(Artwork care of Karen Ramsay (www.karenramsay.com), profile photo care of brianlackeyphotography.com)

Tuesday, January 22, 2013

Recording review - Massive Attack, Blue Lines (1991, reissue 2012)

The birth of trip hop is still fresh and relevant

Blue Lines was a seed crystal dropped into a super-saturated British music scene back in 1991. A new band with the unlikely name of Massive Attack first released a couple of singles: the spacy hip hop of "DayDreamer" and then the game-changing "Unfinished Sympathy". Soon, the band's unique mix of down tempo beats, trippy interludes, and introspective soul became the standard bearer for the new genre of trip hop. The slower rhythms provided an open structure where contrasting parts could be juxtaposed into innovative combinations, inspiring a generation of producers. Although it seemed like Massive Attack appeared out of nowhere, they were an outgrowth of Bristol's Wild Bunch soundsystem, who developed the foundation of the style by blending Jamaican dub, electronic grooves, and American hip hop.

Coming into adulthood at 21 years old, Blue Lines shows some age with old school beats, turntable scratching, and lower fidelity samples. But this reissue is not just a history lesson or faded memory; the album still sounds fresh and relevant. Its mashup mix of soulful vocals and dub rhythms continues to be a mainstay in modern pop music and several of the tracks foreshadow the lasting trends that would follow. The lazy, bass-driven funk of "Safe From Harm" could turn up on a recent release without sounding overly dated. The band would continue to develop in this direction, layering ever more complex combinations of soft synth fills over deep, moody riffs and soulful vocals.

Similarly, that early hit, "Unfinished Sympathy" may rely on an older style of rhythm loop, but the string swells and dreamy R&B groove feel timeless. It's easy to see why this did so well on the charts of the day. Turntable scratching and sampling provide a hip hop vibe, while the keys and strings pull the song towards synth pop. The combination has a chilled distance with an undercurrent of nervous tension. Shara Nelson's warm voice cements the two contrasting elements into a compelling track that works as well in the club as with headphones.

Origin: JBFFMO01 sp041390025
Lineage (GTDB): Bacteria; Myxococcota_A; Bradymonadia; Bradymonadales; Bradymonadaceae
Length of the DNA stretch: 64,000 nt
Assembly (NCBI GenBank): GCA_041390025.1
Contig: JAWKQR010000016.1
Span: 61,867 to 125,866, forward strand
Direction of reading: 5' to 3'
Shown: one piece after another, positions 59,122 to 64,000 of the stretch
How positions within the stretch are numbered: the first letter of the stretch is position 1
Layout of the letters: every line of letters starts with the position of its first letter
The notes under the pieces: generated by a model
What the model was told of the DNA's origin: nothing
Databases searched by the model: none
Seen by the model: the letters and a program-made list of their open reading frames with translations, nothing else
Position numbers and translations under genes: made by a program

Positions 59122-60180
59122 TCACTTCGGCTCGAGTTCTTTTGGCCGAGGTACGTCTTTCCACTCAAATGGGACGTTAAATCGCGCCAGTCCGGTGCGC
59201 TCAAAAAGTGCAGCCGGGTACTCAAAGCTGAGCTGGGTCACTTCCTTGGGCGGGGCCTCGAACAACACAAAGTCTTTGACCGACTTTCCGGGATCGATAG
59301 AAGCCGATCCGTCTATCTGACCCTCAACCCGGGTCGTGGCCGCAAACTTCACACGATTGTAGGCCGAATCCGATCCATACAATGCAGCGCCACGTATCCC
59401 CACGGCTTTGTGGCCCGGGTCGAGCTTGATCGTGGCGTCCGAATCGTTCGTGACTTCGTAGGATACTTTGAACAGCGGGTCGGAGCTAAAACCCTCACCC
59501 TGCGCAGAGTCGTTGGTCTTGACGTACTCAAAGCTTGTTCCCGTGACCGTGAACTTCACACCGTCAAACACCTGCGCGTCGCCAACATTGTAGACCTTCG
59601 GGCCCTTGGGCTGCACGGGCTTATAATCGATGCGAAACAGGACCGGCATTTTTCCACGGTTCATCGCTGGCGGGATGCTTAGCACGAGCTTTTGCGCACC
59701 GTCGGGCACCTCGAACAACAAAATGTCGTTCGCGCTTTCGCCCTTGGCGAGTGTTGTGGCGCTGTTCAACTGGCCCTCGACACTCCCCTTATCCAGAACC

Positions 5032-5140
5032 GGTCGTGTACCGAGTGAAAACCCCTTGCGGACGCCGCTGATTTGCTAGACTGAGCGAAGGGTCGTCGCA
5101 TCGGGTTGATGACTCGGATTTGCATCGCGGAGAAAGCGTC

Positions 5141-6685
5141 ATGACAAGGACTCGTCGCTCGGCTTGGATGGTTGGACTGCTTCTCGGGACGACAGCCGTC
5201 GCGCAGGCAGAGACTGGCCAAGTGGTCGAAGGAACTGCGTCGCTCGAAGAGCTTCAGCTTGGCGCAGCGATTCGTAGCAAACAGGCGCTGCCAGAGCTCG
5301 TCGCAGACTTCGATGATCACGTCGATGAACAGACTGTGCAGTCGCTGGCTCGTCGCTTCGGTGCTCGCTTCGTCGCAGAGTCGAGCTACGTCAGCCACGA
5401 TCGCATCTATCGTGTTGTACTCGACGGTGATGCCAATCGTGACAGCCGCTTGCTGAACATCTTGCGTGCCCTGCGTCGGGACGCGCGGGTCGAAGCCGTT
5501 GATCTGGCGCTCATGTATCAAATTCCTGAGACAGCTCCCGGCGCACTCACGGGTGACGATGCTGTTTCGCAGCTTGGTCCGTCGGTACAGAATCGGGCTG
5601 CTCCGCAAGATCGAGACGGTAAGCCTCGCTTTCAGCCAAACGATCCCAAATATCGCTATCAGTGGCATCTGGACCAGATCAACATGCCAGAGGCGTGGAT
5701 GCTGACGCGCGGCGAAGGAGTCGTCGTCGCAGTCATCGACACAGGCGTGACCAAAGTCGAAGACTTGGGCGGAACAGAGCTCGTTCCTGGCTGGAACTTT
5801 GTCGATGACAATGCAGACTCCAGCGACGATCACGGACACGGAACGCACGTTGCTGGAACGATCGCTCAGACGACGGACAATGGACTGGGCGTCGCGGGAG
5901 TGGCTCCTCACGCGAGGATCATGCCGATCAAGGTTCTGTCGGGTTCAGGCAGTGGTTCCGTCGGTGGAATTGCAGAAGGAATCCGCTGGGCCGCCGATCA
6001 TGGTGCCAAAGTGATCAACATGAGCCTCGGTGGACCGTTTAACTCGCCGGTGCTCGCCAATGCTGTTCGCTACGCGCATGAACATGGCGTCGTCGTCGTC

Massive Attack would later edge away from the more direct reggae dub feel of tracks like "One Love", but the tune packs a powerful punch. The sparse rhythm is stripped down to its barest essentials, lightly accented with scratching and a light organ riff. It casts a disquieting shadow on the lyrics. In another setting, "It's you I love, and not another/ And I know our love will last forever," might be just a pretty sentiment, but the dark music and Horace Andy's reedy quaver create a sense of menace.

Listening to that menace leads to understanding, both of the album and Massive Attack's name. Bluster is just wasted energy. Better instead to harness the power of inertia, set something big into motion, and watch the momentum bury everything. Just as the universe is dominated by dark matter and dark energy, Blue Lines is filled with a massive, unseen threat. We can only perceive the understated tension and breathless silence that gives each layered part a hefty weight.

The sole respite from the darkness is the cover of William DeVaughn's "Be Thankful for What You Got", which preserves the original's Curtis Mayfield soul sound under a patina of electronic percussion fills. The arrangement follows the same minimalist aesthetic of the other songs, but the more uplifting lyrics and Tony Bryan's warm vocals create an eye of comfort. In a world of conflict and threat, this reflective moment is sweet. Robert "3D" Del Naja later suggested that the song was too soft and retro for the album, but that contrast makes it all the more valuable. "Five Man Army" follows up with a rich 2Tone sound and trade-off raps, easing us back into the rest of Blue Lines' chill groove.

This reissue respects the band's stripped down approach by not tacking on any distractions. There are no remixes or other extra tracks. Aside from some mixing tweaks, the message is clear: "why mess up a good thing?"

(This review originally appeared on Spectrum Culture)

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